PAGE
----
Posted in English

Buarque Life

Cover of the album "construção" by Chico Buarque
Cover of the album “Construção” by Chico Buarque

Continuing to fanboy about this song. Here’s a translation, highlighting the “Proparoxítono” words.

I’ve borrowed pretty heavily from some of the many versions on Lyricstranslate. They’re all by brazilians, I think, and they’ve done a great job, so I’ve cleaned up the english and made a few other changes but generally assumed they know more than I do about the point of the song. I found “flácido” really difficult to translate. It obviously means “flaccid” but that word just sounds so wrong in a song. I’ve gone for “sagging” since it fits in both the lines it’s used in. I think that’s the best I can do but this is the sort of thing that makes you realise how hard the job of the translator is.

A couple of interesting things to add:

Firstly, I didn’t notice when I heard it but the first two lines end in the same word. That’s a bit of a cheat, Chico, come on! It’s the only example of that though.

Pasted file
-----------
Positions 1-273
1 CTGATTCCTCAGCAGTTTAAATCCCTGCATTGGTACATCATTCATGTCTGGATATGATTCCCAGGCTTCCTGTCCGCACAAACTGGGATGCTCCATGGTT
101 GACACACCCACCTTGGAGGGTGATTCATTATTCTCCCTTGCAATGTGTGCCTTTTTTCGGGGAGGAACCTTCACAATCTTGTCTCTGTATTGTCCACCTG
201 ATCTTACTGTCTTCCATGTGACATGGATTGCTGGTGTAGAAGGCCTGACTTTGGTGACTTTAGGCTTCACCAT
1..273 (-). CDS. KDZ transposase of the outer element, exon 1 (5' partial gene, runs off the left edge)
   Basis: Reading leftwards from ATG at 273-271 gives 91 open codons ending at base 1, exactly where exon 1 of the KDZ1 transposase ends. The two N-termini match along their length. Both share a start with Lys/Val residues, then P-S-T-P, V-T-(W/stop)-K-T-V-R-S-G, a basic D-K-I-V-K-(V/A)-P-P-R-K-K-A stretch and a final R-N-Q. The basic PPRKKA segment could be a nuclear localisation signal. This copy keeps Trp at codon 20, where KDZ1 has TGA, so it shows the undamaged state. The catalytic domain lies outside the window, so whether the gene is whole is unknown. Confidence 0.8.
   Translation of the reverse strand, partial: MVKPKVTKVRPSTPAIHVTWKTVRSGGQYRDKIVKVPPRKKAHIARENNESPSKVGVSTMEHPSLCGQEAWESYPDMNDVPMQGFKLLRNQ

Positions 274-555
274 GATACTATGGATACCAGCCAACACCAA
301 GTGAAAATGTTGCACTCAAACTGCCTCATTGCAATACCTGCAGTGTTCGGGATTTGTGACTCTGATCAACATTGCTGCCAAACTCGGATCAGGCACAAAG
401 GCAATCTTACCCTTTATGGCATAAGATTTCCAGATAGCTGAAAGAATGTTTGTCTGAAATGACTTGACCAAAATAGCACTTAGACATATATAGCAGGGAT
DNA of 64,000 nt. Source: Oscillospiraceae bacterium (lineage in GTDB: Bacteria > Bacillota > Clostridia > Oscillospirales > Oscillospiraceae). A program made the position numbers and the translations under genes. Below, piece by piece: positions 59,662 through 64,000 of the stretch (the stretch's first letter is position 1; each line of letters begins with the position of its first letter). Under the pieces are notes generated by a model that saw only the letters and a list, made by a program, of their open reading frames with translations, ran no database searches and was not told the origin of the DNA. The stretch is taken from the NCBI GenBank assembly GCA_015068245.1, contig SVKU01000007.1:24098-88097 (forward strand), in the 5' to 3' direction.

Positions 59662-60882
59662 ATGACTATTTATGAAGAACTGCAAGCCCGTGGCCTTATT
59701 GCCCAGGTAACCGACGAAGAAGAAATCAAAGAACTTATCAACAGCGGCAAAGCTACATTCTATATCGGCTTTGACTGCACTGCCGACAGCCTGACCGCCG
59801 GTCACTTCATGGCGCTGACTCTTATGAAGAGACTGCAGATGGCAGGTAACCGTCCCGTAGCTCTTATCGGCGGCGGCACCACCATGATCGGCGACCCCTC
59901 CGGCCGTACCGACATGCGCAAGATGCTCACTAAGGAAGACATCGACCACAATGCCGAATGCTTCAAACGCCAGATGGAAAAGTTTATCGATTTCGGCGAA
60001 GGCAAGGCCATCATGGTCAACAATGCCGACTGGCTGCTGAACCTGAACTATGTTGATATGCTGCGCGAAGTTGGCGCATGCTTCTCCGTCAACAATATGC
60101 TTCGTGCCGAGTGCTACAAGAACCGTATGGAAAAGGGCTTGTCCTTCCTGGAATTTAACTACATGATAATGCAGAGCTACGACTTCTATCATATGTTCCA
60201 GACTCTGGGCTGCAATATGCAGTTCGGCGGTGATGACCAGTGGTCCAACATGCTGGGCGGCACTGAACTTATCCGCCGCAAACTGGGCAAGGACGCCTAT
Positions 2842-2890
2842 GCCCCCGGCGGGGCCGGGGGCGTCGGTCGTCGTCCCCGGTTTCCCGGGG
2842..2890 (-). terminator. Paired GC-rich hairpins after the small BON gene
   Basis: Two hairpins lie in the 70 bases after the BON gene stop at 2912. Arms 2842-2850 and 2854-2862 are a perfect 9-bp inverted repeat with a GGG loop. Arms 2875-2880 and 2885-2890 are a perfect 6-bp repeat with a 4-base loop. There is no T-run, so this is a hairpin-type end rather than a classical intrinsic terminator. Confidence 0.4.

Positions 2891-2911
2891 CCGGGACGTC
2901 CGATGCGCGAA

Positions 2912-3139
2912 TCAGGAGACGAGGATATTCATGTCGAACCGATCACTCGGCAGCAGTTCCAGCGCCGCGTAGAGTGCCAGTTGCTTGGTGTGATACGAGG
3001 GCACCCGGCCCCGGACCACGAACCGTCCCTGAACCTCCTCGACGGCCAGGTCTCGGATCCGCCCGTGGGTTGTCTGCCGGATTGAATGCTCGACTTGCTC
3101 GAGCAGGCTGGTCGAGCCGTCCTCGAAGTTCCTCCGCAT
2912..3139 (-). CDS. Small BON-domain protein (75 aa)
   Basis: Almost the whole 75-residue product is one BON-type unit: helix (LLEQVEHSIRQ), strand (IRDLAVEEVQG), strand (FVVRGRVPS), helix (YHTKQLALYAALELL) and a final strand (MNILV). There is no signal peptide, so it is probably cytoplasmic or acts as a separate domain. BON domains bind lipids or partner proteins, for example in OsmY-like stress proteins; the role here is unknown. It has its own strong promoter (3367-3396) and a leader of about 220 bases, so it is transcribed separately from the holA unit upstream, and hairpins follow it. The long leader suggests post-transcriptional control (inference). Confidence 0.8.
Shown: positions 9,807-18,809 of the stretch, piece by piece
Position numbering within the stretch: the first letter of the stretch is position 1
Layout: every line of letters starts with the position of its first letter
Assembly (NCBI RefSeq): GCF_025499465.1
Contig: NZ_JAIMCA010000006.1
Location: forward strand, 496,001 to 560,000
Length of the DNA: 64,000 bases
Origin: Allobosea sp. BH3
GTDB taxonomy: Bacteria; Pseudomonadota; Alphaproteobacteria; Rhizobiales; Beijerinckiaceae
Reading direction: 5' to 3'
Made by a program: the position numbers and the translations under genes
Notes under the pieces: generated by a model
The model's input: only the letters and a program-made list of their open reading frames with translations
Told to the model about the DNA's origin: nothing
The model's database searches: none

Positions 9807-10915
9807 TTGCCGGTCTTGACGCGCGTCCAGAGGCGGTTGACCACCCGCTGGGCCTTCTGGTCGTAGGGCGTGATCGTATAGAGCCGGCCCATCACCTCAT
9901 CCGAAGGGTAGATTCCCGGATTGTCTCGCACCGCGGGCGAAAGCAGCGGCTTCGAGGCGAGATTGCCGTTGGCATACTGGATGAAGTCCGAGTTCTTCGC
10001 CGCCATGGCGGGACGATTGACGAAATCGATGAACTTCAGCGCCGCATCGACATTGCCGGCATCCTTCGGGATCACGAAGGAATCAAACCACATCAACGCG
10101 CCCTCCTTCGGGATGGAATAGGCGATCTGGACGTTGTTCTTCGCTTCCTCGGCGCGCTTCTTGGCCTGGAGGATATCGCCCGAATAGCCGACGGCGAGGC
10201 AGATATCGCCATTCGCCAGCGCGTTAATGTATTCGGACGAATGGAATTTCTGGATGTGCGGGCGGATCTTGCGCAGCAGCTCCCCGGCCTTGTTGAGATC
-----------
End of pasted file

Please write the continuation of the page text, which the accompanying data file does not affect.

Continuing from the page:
Secondly, he keeps the rest of the line unchanged almost all the time but there are a few other small changes, which I’ve highlighted in orange. The fact that portuguese doesn’t use many subject pronouns helps in this regard. In the first line, “fosse” goes from “it was” to “he was” with no need for other changes. You just get it from the context, because “única” changes gender, meaning it is now referring to the man, not to the (a) vez.

Amou daquela vez como se fosse a última
Beijou sua mulher como se fosse a última
E cada filho seu como se fosse o único
E atravessou a rua com seu passo tímido
Subiu a construção como se fosse máquina
Ergueu no patamar quatro paredes sólidas
Tijolo com tijolo num desenho mágico
Seus olhos embotados de cimento e lágrima
Sentou pra descansar como se fosse sábado
Comeu feijão com arroz como se fosse um príncipe
Bebeu e soluçou como se fosse um náufrago
Dançou e gargalhou como se ouvisse música
E tropeçou no céu como se fosse um bêbado
E flutuou no ar como se fosse um pássaro
E se acabou no chão feito um pacote flácido
Agonizou no meio do passeio público
Morreu na contramão atrapalhando o tráfego